Occupation At New School Ends In Schism And Graffiti, But No Arrests

The occupation of the New School that began almost two weeks ago came to an unexpected and uncoerced ending this Thanksgiving weekend, when the few remaining occupiers voluntarily vacated the study center at 90 Fifth Ave. and the Kellen Gallery at 2 West 13th St. on Friday morning.

The occupation debuted on November 17th in the university’s study center, when about a hundred protestors veered off from a student rally marching to Foley Square, and took the opportunity to storm the space.

The New School leases this study area from a company reportedly controlled by the real estate tycoon Aby Rosen. Complications unsurprisingly followed when David Van Zandt, president of New School, announced that the landlord had issued a notice of default indicating a breach of terms, according to the New School Free Press

During a tense public forum held at the university on Tuesday, Van Zandt also announced that the fire marshal had issued a citation to the New School for violating fire codes, and “told the university to fix the violations “forthwith,” an inexact time span which Van Zandt interpreted as about 24 hours,” NSFP reported. General indignation towards the occupation marked the forum:

“[M]any stating their anger over how the occupiers have vandalized the Student Study Center. Many were especially displeased that the administration has allowed the occupation in the first place, since they feel that their tuition dollars pay for the space, which is now inaccessible and damaged.”

His initial toleration of the occupation now near depletion, Van Zandt offered the protestors an alternative space in the nearby Kellen Gallery on 2 West 13th St., where the occupation would be at liberty to continue until the end of the semester.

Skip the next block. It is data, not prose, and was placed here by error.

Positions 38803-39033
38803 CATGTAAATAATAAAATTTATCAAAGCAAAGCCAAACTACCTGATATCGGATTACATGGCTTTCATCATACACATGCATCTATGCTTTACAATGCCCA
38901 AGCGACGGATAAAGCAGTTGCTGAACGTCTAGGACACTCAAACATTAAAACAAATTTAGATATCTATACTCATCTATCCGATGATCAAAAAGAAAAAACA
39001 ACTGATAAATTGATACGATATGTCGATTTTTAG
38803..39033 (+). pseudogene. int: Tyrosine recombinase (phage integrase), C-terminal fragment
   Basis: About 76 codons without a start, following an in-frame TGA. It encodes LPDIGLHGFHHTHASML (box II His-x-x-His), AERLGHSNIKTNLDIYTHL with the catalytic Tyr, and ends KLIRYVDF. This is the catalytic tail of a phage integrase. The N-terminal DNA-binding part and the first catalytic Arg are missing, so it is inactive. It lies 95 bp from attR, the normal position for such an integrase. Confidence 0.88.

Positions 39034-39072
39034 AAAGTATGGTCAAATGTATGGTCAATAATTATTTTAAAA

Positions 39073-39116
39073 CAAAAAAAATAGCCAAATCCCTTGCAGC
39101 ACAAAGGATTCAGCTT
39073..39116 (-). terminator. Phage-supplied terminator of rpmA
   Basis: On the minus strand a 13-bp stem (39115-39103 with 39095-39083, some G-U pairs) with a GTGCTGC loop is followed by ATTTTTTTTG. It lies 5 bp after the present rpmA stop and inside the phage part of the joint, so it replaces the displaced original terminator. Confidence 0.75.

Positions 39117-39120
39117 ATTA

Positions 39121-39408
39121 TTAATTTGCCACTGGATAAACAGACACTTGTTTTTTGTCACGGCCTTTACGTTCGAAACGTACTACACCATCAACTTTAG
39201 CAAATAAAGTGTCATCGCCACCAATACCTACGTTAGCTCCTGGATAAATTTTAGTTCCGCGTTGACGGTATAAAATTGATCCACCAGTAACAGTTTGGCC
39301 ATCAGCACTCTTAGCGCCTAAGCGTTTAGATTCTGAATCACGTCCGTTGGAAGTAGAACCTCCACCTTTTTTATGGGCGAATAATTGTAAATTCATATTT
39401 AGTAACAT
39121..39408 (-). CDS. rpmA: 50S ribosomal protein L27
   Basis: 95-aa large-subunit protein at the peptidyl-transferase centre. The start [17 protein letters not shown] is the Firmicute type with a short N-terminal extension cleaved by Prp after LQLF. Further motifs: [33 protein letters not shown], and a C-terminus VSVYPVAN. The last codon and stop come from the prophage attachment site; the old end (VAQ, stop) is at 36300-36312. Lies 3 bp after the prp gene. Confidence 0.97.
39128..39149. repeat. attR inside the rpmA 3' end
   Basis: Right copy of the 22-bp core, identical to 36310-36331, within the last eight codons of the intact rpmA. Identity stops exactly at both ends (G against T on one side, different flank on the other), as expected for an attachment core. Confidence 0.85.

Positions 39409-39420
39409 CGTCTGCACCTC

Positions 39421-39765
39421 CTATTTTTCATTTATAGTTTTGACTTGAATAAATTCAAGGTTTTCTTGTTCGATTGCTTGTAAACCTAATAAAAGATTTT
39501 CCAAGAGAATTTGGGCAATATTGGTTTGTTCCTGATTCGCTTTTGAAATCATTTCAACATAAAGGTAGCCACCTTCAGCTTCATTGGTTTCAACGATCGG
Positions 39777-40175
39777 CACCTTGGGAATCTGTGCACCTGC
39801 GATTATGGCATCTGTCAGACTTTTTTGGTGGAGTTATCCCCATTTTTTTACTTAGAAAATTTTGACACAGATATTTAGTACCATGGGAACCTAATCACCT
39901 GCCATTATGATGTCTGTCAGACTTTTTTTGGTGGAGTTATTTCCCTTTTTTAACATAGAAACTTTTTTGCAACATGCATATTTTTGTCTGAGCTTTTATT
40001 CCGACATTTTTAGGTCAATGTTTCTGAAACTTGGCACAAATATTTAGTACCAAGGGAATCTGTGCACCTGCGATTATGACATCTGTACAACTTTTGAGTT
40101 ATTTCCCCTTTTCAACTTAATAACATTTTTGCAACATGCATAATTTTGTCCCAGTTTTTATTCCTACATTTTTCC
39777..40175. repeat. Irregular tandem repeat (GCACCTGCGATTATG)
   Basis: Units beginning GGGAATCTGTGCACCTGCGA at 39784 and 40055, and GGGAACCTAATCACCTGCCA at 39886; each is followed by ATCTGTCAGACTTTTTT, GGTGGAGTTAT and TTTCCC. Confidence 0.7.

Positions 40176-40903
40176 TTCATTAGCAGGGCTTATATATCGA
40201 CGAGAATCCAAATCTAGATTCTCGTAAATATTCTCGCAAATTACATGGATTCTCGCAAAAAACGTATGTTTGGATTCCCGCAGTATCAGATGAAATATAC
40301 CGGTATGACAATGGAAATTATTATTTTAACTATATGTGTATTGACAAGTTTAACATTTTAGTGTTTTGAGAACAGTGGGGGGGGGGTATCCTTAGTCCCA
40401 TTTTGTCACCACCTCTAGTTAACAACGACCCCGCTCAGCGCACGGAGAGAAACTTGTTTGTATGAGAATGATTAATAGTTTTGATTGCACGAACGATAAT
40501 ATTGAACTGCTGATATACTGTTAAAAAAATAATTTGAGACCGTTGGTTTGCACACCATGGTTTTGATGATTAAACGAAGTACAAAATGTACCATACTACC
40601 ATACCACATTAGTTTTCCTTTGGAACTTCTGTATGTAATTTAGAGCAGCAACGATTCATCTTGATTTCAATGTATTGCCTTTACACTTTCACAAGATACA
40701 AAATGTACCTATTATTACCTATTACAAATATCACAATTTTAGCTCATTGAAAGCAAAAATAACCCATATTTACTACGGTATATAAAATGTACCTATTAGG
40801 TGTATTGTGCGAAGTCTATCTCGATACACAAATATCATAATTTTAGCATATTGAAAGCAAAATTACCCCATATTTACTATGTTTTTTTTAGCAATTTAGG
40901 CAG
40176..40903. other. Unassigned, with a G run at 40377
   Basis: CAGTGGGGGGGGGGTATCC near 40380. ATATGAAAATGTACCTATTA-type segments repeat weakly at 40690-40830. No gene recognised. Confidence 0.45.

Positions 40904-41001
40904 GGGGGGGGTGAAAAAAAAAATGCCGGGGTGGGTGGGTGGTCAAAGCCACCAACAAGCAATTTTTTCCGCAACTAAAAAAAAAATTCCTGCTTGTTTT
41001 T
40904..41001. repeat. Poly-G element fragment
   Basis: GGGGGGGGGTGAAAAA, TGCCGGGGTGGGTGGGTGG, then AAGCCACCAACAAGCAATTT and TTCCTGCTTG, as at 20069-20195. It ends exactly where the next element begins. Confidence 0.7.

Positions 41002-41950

During a general assembly in the study center later that day, protestors put Van Zandt’s proposition to a vote; the majority (90-19, according to a student who was present) opted to take up the offer. But a split in the occupation surfaced as the minority who had voted to stay at the study center made it clear that they were bent on standing their ground.

While some protestors migrated to the Kellen Gallery, others stayed at 90 Fifth Avenue. They set up a separate website, releasing a statement calling the general assembly “parliamentary theater,” and accusing the New School administration of planting “hand-picked” voters to manipulate the outcome:

“For many of us the large attendance [at the GA] was a success, but very soon it became clear that the sole goal of the majority of participants present was not discussion, but a yes vote for the destruction of the occupation. The intention was to disrupt any possibility of dialogue and to frame the voting of the assembly in the manner of representational politics and parliamentary theater. At this assembly the faculty, the bureaucratic manipulators and students hand picked by administration revealed their faces.”